Extradition should not be a one-way street

The plea-bargain of the ‘NatWest Three’ means they will receive a term of imprisonment of three years and one month (reduced from their possible sentences of between 35 to – arguably – 210 years), and will be ordered to repay the £3.5m they defrauded from NatWest.

A series of arguments was submitted during the NatWest Three’s campaign against the imbalance in the UK-US extradition regime. Are these arguments fruitless?My perception is that the opposite is true. The business community was substantially rocked by this case and it is likely there will be a renewed challenge to the legislation.

The extradition treaty between the UK and US was signed in 2003 and the disparity in its provisions was well rehearsed in the many challenges made by the NatWest Three. Businesspeople are not the terrorists at whom the provisions were aimed.

Furthermore, under the EU Arrest Warrant scheme, UK businesspeople now also risk arrest and removal to countries, for example former Soviet Block states, without their cases being properly tested in the UK courts. Extradition may be secured even if a regulator, such as the Financial Services Authority, has decided not to take any action against potential defendants in the UK.

The straightforward nature of removing a person to the US is only one part of the problem for businesspeople based in the UK, and if extradition takes place problems increase exponentially. Extradition should be the gate that stops people being removed to jurisdictions where they will not be treated fairly or in accordance with their human rights. However, on arrival in the US to stand trial, a person will face a very different criminal regime to that in place in the UK.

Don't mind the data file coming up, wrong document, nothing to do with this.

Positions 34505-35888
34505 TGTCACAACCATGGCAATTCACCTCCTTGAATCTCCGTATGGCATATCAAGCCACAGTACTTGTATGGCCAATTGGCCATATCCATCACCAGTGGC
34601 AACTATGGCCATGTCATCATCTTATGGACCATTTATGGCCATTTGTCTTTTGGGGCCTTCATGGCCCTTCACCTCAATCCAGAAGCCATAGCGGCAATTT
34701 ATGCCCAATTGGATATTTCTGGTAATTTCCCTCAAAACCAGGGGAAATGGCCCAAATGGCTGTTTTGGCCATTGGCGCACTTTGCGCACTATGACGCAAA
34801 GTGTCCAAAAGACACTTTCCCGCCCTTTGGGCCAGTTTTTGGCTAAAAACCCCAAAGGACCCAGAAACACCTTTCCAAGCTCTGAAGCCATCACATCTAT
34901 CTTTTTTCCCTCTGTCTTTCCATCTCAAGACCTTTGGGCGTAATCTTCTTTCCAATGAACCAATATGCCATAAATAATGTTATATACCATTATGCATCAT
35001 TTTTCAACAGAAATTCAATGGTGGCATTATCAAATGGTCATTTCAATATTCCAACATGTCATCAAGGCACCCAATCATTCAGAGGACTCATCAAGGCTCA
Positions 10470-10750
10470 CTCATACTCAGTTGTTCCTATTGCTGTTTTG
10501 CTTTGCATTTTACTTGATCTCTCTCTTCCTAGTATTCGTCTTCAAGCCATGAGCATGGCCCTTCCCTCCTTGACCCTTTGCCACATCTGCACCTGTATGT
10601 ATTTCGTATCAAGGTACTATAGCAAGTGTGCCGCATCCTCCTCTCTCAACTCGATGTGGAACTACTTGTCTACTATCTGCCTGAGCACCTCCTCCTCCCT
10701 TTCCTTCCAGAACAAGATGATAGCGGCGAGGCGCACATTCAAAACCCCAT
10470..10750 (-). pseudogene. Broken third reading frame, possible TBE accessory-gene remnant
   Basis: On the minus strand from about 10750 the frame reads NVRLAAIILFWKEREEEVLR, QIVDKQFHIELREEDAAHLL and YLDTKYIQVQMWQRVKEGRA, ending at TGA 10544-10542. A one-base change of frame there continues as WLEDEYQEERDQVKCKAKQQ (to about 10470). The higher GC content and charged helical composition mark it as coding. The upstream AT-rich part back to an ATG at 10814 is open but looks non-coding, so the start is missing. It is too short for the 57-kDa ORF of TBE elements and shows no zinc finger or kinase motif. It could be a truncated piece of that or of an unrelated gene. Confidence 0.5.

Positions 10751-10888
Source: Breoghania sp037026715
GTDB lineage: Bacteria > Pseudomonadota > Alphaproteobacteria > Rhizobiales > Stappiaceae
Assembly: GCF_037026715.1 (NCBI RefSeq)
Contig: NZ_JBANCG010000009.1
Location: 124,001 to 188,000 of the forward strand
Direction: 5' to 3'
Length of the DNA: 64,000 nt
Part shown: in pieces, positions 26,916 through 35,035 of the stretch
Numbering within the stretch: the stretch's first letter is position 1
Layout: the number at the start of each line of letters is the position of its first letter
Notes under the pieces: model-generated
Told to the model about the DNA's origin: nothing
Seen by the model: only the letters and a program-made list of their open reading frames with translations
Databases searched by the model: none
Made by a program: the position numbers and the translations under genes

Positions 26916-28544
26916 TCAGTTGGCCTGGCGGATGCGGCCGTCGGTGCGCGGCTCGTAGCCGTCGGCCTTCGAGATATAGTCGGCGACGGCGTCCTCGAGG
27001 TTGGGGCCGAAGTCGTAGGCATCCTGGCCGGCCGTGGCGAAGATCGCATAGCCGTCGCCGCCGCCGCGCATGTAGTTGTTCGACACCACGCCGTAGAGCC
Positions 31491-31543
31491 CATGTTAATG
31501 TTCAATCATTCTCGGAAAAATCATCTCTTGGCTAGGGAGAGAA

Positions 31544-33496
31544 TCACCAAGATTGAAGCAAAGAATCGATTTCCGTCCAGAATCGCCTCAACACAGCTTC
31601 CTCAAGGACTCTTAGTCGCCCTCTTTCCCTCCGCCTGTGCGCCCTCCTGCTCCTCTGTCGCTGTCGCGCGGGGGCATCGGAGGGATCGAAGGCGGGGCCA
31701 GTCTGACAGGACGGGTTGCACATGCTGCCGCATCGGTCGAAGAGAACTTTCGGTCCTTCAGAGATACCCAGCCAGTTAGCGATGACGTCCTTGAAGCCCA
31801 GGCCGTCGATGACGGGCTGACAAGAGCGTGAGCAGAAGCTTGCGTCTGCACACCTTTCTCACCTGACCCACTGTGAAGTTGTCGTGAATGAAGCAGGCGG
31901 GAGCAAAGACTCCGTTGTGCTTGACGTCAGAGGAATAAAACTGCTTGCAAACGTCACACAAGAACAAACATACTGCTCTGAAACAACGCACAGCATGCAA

The NatWest Three were, unusually, released from jail on bond, but still had to spend a year and a half away from their families. Bail is far from being the normal process for financial crimes in the US. A defendant can face many months in jail before the trial takes place. A US high-security jail is the only option for a businessperson extradited from the UK, who will then have to face their time on remand without the prospect of frequent visits from friends and family.

The US evidential provisions are also very different from their English equivalents. Overseas witnesses cannot be compelled to give evidence in the US and a defendant cannot compel a US witness to testify because they can plead the Fifth Amendment. If convicted, not only will a person endure a lengthy prison sentence, but they might face prosecution for the same offence twice, once in a federal court and then by the state.

Once in the US, a person may have to stay there as there is no obligation for a court to agree to return non-US defendants to their home countries to serve their sentences. However, the NatWest Three hope that the proposed plea bargain will help secure their transfer to a UK low-security prison.

Finally, one cannot now write a piece about US-UK extradition procedures without a reference to the astonishing submission made in an extradition hearing last month on behalf of the US government that kidnapping, as an alternative to extradition, is acceptable under US law.

Some might say that the NatWest Three’s lengthy ordeal over many years is punishment enough, or alternatively that they got off lightly. It is a stark reality that executives working in the UK must realise that the current regime allows them to be extradited to countries with very different criminal processes from our own.

The NatWest Three case is bound to serve as a spur to business leaders and all those who stand up for fairness to demand that the Government restores the balance to UK-US extradition arrangements and protects the rights of businesspeople based in the UK.

Colin Passmore, head of litigation, Simmons & Simmons